MLS has done a tremendous job getting the league firmly established and on a sound footing. The problem MLS has faced is the huge competition from long established and very profitable leagues in other sports. MLS also had to overcome the negatives associated with the previous attempt at bringing professional soccer to the USA. The slow methodical way MLS has gone about getting the bricks, mortar and solidly established teams in place hasn't made a big splash. But it was and is exactly the right thing to do. It has resulted in the past few years in the league moving from something viewed by the media as never being able to make it or a passing fad to becoming a viable and newsworthy part of the American sports scene. MLS may not be a spectacular success at this moment, but its future success is no longer in doubt. And that is critical. Few people remember that in the late forties, early fifties, both the NFL and NBA existed but were not the overwhelming successes they are now. But the secret was that eventually players and teams came along that caught the public's fancy and skyrocketed the leagues to the positions they hold today. MLS is in much the same spot now they were back then. So Mr. Blatter's comments are a bit premature at the least. As for me, I'm pleased if MLS keeps doing what it's doing while all the remaining pieces of the American soccer scene are put in place and developed. Then, maybe ten or twenty years down the road, FIFA's head will be more worried about how to control the American jaggernaut than to bash it.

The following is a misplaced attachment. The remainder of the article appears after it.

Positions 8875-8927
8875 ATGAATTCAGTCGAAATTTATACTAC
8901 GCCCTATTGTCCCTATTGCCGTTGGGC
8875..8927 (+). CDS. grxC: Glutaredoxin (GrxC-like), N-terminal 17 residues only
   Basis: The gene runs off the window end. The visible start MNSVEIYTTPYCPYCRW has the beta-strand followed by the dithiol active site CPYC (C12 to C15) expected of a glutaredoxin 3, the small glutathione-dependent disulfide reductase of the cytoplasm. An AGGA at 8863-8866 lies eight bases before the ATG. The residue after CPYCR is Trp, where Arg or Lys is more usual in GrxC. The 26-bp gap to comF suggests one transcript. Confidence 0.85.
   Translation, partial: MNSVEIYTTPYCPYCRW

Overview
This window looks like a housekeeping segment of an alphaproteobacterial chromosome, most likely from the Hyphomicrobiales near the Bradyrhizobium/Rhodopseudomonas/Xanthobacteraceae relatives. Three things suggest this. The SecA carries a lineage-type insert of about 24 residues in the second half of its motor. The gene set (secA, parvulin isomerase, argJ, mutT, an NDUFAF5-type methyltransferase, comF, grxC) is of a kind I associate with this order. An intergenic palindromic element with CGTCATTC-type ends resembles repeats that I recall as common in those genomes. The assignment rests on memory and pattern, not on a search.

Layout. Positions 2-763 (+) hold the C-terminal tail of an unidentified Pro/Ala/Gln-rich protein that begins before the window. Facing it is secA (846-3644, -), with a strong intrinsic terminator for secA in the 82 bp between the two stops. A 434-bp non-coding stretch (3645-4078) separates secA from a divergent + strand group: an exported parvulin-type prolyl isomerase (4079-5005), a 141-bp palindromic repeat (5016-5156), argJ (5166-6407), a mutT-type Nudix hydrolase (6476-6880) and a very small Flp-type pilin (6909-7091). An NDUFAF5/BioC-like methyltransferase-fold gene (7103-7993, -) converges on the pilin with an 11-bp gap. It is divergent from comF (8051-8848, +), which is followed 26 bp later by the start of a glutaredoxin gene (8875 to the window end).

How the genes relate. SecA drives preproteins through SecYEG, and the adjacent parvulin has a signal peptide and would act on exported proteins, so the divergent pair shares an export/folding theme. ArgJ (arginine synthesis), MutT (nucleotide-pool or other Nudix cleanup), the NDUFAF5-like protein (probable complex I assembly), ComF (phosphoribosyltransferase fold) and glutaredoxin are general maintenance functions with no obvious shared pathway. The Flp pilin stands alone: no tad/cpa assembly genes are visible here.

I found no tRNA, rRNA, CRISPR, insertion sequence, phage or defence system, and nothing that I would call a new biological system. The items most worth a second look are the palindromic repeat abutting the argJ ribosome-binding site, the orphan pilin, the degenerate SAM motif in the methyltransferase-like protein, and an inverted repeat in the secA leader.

1. Frank Cardone
    commented on: January 6, 2013 at 10:49 a.m.
    It is time for Mr. Blatter to retire. He has been at FIFA (and part of the problem) far too long. The same was true about his predecessor. Globally, soccer is beset by numerous, serious problems, not the least of which are fixing games, unruly fans, lack of true competition in leading soccer nations, a rise in rough play. and dare I say it, a lack of goals. Blatter should spend more time,. energy, and resources finding solutions to these problems instead of firing unjustified shots at a convenient target like the US. Oh, I forgot to mention FIFA's poor image thanks to internal corruption. Again, Blatter is part of the problem. Time to retire.